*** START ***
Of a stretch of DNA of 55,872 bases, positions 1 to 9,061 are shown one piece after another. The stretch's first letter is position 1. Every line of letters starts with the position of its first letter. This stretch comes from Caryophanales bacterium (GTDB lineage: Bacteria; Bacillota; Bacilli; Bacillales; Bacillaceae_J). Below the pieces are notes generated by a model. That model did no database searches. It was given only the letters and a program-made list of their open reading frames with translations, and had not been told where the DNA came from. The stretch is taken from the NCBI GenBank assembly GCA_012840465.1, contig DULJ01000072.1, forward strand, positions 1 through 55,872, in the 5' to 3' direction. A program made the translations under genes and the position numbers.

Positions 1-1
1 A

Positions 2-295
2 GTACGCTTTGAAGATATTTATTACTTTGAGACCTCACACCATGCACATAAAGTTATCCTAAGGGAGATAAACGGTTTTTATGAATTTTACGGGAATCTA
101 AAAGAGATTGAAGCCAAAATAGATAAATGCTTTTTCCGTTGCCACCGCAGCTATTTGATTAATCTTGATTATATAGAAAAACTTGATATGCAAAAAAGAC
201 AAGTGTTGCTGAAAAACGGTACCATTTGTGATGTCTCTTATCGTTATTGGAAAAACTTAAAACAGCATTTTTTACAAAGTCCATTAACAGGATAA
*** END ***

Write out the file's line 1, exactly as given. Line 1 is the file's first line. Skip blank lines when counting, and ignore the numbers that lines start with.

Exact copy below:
Of a stretch of DNA of 55,872 bases, positions 1 to 9,061 are shown one piece after another. The stretch's first letter is position 1. Every line of letters starts with the position of its first letter. This stretch comes from Caryophanales bacterium (GTDB lineage: Bacteria; Bacillota; Bacilli; Bacillales; Bacillaceae_J). Below the pieces are notes generated by a model. That model did no database searches. It was given only the letters and a program-made list of their open reading frames with translations, and had not been told where the DNA came from. The stretch is taken from the NCBI GenBank assembly GCA_012840465.1, contig DULJ01000072.1, forward strand, positions 1 through 55,872, in the 5' to 3' direction. A program made the translations under genes and the position numbers.